Jones New York trousers, Loft scarf, Talbot's peasant top. I liked this top so much that I also bought it in black crossdyed linen, so I can reverse this outfit with white jeans. I have on red earrings, a red shell ring and red Born flats to keep from being monochromatic. The scarf is perfect in my air-conditioned office.
I don't normally wear all-over-loose-and-flowy. I tend to be fitted in at least one third of my look, whether it is skirt, pants, top. Even fitted boots qualify. On a hot, sticky day, however, you just want as little material as possible touching you.
Which leads me to another thought and a link to a great post. Chicago Tribune writer Amy Guth contributed a post on Dressing Room Choices at Already Pretty, a blog (and lovely human) whom you know I revere in every way. I'll summarize, but I hope you'll also read her full post.
When you try on clothes at the store, turn your back to the mirror.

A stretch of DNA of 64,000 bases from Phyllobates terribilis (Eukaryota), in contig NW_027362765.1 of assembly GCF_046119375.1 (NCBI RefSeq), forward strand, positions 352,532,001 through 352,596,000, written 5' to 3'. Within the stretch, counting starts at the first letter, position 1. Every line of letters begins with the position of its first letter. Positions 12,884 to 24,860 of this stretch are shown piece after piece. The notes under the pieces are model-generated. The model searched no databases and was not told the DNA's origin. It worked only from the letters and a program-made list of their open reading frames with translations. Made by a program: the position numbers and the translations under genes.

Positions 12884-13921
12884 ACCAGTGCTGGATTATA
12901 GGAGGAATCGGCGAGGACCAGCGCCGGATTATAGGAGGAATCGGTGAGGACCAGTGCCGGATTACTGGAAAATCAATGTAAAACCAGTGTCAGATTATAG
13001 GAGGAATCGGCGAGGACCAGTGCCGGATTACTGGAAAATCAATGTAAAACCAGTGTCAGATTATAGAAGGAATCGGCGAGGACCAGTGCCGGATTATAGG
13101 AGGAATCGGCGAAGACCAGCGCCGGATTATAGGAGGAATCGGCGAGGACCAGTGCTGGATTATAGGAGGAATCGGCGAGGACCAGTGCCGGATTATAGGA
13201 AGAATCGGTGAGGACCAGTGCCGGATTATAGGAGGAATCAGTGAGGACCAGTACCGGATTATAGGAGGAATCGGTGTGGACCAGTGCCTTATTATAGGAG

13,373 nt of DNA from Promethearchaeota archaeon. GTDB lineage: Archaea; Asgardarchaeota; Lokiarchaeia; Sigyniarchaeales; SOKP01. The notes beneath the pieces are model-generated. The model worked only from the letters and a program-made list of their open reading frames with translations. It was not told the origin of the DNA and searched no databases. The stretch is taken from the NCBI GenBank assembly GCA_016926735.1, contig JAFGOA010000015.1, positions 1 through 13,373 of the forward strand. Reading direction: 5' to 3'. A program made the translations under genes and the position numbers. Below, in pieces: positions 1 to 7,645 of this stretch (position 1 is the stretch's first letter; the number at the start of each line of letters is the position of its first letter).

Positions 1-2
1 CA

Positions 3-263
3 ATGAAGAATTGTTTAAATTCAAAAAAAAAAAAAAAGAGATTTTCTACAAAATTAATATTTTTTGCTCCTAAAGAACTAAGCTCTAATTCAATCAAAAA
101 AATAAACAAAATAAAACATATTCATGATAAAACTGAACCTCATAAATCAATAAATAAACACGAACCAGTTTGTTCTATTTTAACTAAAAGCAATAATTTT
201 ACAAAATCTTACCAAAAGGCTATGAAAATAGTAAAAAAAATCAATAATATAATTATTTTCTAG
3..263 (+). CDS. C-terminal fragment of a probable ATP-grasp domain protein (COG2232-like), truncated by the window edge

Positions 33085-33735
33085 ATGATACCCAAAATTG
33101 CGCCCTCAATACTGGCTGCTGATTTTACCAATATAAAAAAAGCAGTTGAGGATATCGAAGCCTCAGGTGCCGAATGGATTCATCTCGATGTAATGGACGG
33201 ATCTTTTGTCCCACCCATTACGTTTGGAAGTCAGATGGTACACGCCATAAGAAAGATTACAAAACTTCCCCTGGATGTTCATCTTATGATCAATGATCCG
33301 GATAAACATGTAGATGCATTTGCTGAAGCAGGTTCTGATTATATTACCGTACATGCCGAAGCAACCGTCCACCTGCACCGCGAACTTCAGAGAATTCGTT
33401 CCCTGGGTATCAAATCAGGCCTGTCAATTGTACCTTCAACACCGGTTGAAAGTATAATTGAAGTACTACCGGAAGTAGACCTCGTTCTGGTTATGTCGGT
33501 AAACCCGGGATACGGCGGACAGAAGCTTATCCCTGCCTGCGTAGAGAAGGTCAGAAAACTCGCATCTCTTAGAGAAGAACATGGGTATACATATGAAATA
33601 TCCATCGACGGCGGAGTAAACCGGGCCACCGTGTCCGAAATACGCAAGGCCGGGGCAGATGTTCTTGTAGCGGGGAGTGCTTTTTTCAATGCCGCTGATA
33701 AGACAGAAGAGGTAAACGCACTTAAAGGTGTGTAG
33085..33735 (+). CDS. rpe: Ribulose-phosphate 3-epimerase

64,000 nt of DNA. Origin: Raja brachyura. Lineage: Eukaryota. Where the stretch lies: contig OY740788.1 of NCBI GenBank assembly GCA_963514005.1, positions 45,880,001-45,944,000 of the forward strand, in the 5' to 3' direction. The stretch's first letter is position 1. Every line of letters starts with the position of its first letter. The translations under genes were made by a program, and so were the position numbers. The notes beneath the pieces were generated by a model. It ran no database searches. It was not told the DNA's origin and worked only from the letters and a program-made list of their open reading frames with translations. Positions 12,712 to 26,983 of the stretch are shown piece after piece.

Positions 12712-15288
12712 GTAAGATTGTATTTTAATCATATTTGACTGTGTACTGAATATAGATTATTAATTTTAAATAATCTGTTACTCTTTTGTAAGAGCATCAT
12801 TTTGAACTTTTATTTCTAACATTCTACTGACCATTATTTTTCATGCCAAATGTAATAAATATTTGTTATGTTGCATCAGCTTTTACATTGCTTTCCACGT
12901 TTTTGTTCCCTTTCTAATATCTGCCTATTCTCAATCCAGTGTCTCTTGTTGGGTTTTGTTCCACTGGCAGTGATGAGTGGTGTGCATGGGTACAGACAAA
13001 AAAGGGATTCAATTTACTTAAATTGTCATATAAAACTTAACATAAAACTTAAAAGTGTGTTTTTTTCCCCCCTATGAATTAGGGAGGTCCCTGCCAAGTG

Think about how you feel, how the fabric moves, how the color and details appear from your perspective. THEN turn around and catch a glimpse of your reflection. NEVER watch yourself getting dressed. This is my own caveat because it is one long opportunity to flinch and criticize.
In my Skokie house, I could circle around through the kitchen, dining room and living room (not as far as it sounds - it was a little house) and "surprise" my reflection in the full length mirror on the bathroom door. In this way I saw myself moving, not static, and all at once. In the condo I don't have the same runway approach, but I still try to get the outfit on the move, then compare my view to what the camera sees. Huh. I kind of miss that tour of the house on my way to the mirror.